One of the major decisions at today’s Board of Fish Meetings was on how to manage fisheries when late run Kenai Kings are project to return 16,500-22,500 fish…
Proposal 209 (with RC 151)
The Department says they are neutral on the allocative proposal, which was originally put forward by KRSA and has been adjusted through an RC from Board Member Tom Kluberton.
Kluberton says RC 151 takes into account his experience during the King Salmon Task Force of 2012/13 and tries to form a plan to approach fisheries during low abundance. He hopes the change will give the Department flexibility to schedule that one 12 hour period around the most convenient tides, and provides a step-down between an “all on” or “all off” approach. He said he won’t require setnetters to move to shorter nets, given their “less than ideal” financial situation at this time.
Biologists from the Dept. Fish & Game say these decisions were previously made through Emergency Orders, based on the circumstances at the time. This proposal would dictate which restrictions to implement, according to run projections, and require that all industries be affected at the same time.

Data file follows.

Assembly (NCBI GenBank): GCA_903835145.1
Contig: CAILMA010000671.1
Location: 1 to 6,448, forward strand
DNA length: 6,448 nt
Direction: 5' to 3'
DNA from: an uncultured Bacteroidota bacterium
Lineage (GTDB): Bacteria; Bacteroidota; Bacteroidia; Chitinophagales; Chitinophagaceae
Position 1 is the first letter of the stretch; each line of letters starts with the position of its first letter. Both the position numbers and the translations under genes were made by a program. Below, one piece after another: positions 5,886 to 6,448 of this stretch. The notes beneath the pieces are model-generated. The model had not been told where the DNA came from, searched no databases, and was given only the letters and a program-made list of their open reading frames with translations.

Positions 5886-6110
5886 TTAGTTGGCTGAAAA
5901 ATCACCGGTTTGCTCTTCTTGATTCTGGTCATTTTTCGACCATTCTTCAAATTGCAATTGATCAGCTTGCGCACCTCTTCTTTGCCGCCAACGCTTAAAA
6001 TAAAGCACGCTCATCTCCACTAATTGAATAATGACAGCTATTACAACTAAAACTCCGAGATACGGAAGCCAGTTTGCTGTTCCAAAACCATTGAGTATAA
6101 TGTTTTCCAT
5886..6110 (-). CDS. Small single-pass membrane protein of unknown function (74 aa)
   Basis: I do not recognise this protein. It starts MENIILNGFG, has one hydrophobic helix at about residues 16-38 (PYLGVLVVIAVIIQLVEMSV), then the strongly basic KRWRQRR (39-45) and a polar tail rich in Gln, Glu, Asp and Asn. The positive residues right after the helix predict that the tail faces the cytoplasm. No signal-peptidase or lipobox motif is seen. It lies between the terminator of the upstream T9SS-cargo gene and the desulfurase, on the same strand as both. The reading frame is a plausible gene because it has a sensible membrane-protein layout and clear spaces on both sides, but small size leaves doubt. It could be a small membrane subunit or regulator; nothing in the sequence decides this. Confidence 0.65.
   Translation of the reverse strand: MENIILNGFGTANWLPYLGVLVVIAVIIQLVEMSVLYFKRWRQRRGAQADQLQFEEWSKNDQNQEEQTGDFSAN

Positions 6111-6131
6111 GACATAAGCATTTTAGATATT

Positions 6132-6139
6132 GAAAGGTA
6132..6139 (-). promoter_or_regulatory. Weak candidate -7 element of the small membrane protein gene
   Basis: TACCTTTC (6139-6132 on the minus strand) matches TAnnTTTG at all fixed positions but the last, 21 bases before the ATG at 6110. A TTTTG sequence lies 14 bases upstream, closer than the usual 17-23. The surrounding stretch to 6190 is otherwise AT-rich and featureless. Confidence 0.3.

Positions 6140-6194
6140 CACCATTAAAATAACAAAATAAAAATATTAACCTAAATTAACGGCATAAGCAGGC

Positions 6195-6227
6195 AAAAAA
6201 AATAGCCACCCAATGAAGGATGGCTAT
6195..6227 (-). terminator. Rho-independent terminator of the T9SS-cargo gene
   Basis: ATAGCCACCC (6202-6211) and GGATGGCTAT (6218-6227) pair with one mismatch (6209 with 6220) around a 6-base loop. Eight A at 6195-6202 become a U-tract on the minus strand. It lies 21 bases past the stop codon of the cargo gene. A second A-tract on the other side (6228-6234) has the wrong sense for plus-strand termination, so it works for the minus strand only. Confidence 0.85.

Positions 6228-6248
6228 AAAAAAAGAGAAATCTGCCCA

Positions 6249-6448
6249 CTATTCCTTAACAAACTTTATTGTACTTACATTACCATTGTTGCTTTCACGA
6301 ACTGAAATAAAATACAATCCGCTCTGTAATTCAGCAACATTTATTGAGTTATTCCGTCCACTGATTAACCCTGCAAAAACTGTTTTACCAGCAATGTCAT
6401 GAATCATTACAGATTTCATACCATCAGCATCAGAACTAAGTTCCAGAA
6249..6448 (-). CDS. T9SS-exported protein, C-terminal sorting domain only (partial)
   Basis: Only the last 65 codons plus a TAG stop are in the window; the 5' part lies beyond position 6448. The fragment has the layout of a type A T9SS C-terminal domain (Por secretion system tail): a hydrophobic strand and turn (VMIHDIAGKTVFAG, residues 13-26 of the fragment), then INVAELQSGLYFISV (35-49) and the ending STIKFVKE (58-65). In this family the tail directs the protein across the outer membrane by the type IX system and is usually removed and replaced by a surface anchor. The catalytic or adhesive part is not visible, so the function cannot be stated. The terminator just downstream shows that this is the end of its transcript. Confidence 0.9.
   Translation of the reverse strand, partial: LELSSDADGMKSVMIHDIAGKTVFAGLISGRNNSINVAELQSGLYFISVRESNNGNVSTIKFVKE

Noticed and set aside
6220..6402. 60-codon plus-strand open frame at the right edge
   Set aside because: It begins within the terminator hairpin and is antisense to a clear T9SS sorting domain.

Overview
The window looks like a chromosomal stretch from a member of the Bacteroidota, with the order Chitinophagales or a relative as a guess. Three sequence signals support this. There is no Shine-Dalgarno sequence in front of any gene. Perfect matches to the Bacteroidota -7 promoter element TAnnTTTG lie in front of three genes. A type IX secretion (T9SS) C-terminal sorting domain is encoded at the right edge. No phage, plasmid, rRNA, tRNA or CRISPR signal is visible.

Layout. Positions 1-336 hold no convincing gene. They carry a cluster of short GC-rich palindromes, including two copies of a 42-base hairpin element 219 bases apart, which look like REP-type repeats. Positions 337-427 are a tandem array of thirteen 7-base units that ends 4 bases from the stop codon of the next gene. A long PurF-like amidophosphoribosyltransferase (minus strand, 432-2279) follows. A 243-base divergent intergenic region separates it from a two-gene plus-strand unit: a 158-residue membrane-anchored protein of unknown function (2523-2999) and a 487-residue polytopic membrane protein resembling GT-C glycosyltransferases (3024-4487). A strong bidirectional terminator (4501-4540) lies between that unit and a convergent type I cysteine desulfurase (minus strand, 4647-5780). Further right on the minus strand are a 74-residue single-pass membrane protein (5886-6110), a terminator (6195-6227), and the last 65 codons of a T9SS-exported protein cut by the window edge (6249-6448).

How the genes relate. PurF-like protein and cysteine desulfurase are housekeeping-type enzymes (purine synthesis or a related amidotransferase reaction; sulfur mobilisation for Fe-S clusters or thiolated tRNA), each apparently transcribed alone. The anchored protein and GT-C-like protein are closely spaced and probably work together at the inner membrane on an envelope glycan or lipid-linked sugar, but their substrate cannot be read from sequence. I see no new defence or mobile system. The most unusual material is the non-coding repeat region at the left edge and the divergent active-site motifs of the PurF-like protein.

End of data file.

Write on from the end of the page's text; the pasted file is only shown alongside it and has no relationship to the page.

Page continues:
Chair Johnstone says he hasn’t heard anybody say the proposal is great, but that it hurts everybody. He says the Board isn’t there to please people, it’s here to protect the fish. This is allocative, and Johnstone says that’s their job.
After an hour of debate, RC 151 was amended to allow 36 hours of set net fishing time during a 15 day period when king returns are projected at 16,500 – 22,500. The proposal was adopted, with only Board Member Jensen in opposition.
Newest Board Member Fritz Johnson explained his position…
Johnson: “I’m going to support this, but I do it with no great sense of confidence that it’s going to accomplish what we intend. There may be surprises in here that are unanticipated. It’s launched with the best of intentions, but we’ll see what happens. We may be back here sooner than later when we discover how this plays out after a season or two.”